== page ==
Another type of approach to learning about population history uses methods that summarize the major components of genetic variation in a sample by clustering or principal components analysis [17]–[20]. Although these methods do not model history explicitly, the inferred components can often be interpreted *post hoc* as representing historical populations, and individuals or populations that are mixtures of different components as evidence of admixture between these populations (e.g., [17], [21]–[23]). However, these methods are not directly informative about history; indeed, the relationship between the major components of genetic variation and true underlying demography is not always intuitive [24]–[26].

A different class of approaches focuses on the relationships between populations, by representing a set of populations as a bifurcating tree [1], [27]–[32]. In these models, the details of the demographic histories of the population are absorbed into the branch lengths of the tree [1], [33]. This approach has the advantage of being applicable to large numbers of populations; however, a major caveat when modeling the history of populations as a tree is that gene flow violates the assumptions of the model [2], [34], [35]. It is often difficult to know, *a priori*, how well the history fits a simple bifurcating tree. Explicit tests for the violation of a tree model have been developed [35]–[40]. These tests have been used, most notably, to infer the existence of gene flow between modern and archaic humans [39], [41], [42], as well as between diverged modern human populations [37], [43], [44].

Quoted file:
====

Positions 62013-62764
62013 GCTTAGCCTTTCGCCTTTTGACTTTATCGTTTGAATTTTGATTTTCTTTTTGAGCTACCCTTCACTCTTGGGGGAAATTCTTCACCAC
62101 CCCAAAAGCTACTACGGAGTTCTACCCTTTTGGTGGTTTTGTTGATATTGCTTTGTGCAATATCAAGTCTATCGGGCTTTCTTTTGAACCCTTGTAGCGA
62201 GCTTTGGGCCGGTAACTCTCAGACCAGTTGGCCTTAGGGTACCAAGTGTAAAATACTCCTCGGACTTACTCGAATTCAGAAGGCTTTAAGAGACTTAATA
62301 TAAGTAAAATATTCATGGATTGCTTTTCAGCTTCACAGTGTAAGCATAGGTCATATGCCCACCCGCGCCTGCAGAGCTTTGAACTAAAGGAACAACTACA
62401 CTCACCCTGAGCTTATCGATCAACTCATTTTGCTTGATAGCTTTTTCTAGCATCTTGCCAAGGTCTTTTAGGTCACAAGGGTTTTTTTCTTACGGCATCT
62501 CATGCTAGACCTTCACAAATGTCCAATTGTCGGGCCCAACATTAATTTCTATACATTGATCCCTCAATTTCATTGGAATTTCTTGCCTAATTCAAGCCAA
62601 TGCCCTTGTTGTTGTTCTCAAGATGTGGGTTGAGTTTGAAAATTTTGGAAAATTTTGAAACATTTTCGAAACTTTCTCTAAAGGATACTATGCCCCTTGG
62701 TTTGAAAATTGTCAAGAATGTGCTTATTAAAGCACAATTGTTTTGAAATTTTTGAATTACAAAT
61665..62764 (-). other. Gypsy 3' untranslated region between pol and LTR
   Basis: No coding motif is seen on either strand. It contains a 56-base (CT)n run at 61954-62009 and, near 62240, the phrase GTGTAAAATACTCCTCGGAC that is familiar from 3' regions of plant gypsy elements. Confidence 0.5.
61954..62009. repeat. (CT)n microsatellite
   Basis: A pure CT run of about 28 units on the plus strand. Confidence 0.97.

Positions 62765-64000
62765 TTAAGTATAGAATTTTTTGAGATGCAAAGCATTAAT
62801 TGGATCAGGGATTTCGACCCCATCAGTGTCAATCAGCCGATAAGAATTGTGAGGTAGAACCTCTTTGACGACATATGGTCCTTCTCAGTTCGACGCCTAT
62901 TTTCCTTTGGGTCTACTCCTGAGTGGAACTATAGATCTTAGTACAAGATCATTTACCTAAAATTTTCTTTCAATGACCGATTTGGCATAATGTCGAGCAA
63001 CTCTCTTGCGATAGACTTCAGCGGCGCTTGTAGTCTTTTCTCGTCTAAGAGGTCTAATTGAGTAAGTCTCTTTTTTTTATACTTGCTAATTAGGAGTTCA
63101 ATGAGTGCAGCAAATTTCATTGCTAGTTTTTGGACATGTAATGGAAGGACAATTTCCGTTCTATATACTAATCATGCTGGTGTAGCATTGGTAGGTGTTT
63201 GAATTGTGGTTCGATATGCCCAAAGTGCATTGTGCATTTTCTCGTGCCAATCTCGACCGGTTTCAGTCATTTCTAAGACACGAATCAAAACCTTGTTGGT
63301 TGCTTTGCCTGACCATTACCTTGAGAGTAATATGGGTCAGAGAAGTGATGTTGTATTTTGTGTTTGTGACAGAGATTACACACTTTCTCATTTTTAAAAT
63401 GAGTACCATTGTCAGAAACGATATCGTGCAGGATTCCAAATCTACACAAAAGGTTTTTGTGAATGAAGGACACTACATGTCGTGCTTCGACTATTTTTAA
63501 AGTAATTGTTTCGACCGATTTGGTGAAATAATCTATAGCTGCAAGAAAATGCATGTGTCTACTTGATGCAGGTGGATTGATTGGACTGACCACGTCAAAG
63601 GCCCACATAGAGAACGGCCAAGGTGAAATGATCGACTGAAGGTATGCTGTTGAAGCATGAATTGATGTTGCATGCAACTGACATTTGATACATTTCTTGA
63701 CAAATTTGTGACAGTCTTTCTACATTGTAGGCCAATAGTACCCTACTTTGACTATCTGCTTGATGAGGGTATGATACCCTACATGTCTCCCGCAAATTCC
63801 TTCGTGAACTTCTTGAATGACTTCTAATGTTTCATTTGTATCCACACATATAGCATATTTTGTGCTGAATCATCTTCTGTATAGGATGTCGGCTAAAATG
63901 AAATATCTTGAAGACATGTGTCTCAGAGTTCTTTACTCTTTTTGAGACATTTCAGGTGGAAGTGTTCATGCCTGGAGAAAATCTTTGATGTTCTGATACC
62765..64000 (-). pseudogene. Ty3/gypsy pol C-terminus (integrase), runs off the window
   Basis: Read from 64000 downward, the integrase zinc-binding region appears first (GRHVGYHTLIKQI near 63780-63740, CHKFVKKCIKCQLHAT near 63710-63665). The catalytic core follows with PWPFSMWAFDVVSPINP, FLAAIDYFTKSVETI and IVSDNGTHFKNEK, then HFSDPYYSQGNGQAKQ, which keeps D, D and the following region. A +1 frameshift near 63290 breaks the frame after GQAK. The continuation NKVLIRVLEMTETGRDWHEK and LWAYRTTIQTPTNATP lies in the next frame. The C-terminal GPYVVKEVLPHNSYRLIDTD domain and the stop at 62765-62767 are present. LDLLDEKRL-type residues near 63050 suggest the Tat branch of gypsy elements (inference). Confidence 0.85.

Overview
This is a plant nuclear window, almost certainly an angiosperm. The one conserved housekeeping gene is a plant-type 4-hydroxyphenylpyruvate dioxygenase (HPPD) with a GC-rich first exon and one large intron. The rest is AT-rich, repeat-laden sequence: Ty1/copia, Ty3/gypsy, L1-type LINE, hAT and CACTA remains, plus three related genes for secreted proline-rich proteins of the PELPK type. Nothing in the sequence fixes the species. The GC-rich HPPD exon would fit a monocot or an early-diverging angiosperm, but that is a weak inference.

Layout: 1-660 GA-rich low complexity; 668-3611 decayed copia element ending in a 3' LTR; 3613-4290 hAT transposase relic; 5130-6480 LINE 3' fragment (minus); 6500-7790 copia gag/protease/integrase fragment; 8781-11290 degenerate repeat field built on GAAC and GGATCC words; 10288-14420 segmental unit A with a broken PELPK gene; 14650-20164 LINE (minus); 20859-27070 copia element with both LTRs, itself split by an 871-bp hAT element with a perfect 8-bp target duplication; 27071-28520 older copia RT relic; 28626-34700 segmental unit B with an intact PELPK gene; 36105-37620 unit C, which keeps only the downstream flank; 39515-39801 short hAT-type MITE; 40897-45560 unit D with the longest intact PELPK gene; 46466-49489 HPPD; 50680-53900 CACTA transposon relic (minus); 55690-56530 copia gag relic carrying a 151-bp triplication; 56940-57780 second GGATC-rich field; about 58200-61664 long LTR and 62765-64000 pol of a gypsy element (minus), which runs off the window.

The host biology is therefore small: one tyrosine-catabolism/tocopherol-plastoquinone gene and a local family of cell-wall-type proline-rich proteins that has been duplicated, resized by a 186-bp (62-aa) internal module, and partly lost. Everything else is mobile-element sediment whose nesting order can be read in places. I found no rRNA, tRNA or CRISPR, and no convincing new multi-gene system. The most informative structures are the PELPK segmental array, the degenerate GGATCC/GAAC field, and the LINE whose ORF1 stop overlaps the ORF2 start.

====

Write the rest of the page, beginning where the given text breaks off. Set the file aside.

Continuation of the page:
In this paper, we present a unified statistical framework for building population trees and testing for the presence of gene flow between diverged populations. In this framework, the relationship between populations is represented as a graph, allowing us to model both population splits and gene flow. Graph-based models are of growing interest in phylogenetics [45], [46], but have been rarely used in population genetics (with some exceptions [37], [40], [47]).

## Results